Example: Expanding an on-premise Oracle database requires careful planning.


Flexible. MDS allows your data teams seamless addition or replacement of tools as needs evolve.

Example: Switching from one SaaS data warehouse to another is straightforward.

Rigid. Legacy stacks are less adaptable due to customizations and dependencies.

Example: Migrating from a legacy ETL tool to a new one is complex.


Standardized. MDS tools follow industry best practices, reducing extensive customization.

Example: dbt provides predefined transformations for SQL-based ETL.

Highly Customized. Legacy tools are tailored to specific business requirements.

Example: Custom-built ETL scripts for legacy data pipelines.


Highly Available. MDS components are designed for redundancy and failover.

Example: Cloud services like Google Cloud Storage ensure data availability.

Risk of Downtime. Legacy systems may face downtime during maintenance or failures.

Example: On-premise databases require scheduled downtime for updates.

Ease of Integration

Seamless. MDS tools often have APIs and connectors for smooth data flow.

Example. Integrating Apache Airflow with cloud services is straightforward.

Complex. Legacy tools may lack standardized APIs, making integration challenging.

Example. Connecting a legacy CRM system to a modern analytics platform can be cumbersome.


There are many benefits of using a modern data stack, which include:

Increased Scalability: A modern data stack allows for easy scaling up or down based on company needs, with various cloud computing tools that can be used together or separately.

Adaptability to Changing Needs: A modern data stack is inherently flexible, allowing organizations to adjust their data infrastructure as requirements evolve. Whether it’s accommodating new data sources, modifying pipelines, or integrating additional tools, the flexibility ensures agility in responding to business changes.

Tool Interoperability: Modern data stacks often consist of modular components that seamlessly integrate with one another. This interoperability enables users to mix and match tools based on specific use cases, without being locked into a rigid framework. For example, combining a cloud-based data warehouse with a specialized visualization tool provides flexibility in data exploration and reporting.

Centralized Management: A modern data stack allows for centralized management of data pipelines, making it easier to monitor, troubleshoot, and maintain.

Cost-Effective: By leveraging cloud-based services, organizations can avoid the upfront costs of hardware and infrastructure, paying only for what they use.

Real-Time Data Processing: Modern data stacks enable real-time data processing, allowing data scientists and businesses to make informed decisions based on up-to-date information.

Top 4 Strategies for Automating Your Data Pipeline


While MDS offers many benefits, here are some of the key challenges you should be aware of.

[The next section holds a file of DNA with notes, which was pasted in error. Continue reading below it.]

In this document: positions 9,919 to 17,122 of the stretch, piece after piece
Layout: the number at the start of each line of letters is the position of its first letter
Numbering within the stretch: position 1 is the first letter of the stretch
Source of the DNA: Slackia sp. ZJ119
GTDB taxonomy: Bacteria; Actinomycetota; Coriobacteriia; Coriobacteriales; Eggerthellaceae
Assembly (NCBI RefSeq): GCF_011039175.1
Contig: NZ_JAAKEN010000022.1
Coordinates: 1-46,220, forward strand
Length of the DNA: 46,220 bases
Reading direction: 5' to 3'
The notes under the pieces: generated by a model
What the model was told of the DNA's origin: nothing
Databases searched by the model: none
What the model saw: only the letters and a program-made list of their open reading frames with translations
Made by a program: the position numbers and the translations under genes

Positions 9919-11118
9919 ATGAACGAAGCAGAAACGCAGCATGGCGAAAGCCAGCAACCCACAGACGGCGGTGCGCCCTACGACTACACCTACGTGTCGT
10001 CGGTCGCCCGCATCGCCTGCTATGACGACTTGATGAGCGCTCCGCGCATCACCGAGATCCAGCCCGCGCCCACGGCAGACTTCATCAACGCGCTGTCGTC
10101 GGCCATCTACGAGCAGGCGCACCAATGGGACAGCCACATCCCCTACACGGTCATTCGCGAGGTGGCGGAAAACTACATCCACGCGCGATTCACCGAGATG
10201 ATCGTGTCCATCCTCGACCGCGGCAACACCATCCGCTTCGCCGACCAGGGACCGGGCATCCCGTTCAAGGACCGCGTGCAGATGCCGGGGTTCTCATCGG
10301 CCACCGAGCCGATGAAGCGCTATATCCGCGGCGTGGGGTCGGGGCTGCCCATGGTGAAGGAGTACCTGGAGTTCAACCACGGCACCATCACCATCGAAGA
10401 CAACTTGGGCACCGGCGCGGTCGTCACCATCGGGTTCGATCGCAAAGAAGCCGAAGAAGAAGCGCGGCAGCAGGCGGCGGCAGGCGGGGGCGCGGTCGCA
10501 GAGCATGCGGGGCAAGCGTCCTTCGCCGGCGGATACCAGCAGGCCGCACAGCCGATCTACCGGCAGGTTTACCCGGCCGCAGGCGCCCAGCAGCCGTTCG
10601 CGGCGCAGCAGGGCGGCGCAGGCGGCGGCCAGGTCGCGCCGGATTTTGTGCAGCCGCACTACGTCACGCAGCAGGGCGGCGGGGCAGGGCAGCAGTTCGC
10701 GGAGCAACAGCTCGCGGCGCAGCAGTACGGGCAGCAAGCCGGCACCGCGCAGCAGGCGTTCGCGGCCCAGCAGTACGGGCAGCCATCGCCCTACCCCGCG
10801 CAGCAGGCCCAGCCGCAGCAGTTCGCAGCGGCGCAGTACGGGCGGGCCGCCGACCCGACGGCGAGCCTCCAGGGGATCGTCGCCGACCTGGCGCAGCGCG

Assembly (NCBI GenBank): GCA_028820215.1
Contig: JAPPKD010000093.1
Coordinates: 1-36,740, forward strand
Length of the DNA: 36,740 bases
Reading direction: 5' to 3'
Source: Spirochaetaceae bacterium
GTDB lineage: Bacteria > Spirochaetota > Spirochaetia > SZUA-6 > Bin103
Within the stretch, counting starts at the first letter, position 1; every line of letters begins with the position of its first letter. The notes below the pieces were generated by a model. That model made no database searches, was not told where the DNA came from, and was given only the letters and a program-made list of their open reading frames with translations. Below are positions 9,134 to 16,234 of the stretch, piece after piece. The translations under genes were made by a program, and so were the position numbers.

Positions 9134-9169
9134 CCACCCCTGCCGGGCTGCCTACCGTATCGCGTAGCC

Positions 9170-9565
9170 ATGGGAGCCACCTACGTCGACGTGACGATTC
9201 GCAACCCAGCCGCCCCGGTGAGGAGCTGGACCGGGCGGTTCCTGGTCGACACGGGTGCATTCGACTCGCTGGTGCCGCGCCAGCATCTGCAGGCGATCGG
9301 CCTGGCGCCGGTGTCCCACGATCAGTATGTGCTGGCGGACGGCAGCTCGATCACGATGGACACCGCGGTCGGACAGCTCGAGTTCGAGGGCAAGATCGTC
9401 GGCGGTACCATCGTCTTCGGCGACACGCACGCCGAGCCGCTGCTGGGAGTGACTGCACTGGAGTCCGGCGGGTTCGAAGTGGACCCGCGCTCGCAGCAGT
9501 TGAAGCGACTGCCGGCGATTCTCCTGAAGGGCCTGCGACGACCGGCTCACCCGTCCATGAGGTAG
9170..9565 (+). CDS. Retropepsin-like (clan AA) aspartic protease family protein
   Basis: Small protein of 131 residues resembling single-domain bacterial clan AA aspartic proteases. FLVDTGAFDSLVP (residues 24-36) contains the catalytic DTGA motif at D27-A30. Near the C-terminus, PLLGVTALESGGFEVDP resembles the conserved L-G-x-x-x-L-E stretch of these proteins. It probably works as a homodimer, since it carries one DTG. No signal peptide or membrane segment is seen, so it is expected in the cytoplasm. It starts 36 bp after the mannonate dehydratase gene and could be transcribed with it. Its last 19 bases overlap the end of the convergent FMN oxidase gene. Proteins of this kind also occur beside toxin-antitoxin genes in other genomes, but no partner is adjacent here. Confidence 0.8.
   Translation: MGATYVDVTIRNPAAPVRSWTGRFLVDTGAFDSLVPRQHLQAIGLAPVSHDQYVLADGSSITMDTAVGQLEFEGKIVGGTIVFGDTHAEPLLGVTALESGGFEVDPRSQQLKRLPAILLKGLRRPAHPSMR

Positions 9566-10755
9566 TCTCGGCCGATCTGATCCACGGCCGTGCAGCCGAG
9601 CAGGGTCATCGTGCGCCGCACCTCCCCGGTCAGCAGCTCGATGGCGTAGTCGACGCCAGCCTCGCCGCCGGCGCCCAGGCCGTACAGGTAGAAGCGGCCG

• Complexity. The number of choices in the market for ETL tools and destinations can be overwhelming. It can be time-consuming and tricky for you to choose and integrate your MDS due to the abundance of tools and services in the ever-evolving ecosystem. And all of the different tools may still not meet your requirements.

  • Data Silos and Integration Challenges. As data is collected from multiple sources and stored in various systems, integrating disparate datasets while ensuring accuracy can be difficult. The modern data stack embraces flexibility, but this can lead to complexity when it comes to ETL code. Unlike legacy systems with rigid frameworks, modern data stacks often lack a one-size-fits-all solution for ETL. And even with convenient out-of-the-box solutions, there are scenarios where custom pipelines are necessary, especially when specific requirements cannot be met by existing connectors. Your data engineers and analysts may need to build custom ETL pipelines using tools like Airflow, Luigi, or Dagster. These frameworks allow fine-grained control over data workflows but require more technical expertise.

  • Service and Support.  You may experience frustration with resolving an integration problem in a timely way. MDS tool vendors may blame your issue on other vendors. And upgrading one tool may break the integration with other parts of the MDS.

Ideally you can find a comprehensive data foundation that performs most of the MDS functions. This way, you can avoid the time selecting and integrating multiple tools.

Data Integration Challenges & Solutions

Learn how to overcome the top 14 challenges you face.

Accelerate Analytics-Ready Data and Insights With DataOps

A modern DataOps approach to data integration speeds up the discovery and availability of real-time, analytics-ready data to cloud repositories by automating data streaming (CDC), refinement, cataloging, and publishing. Some platforms also support data warehouse automation and data lake creation.

Learn More About Data Integration With Qlik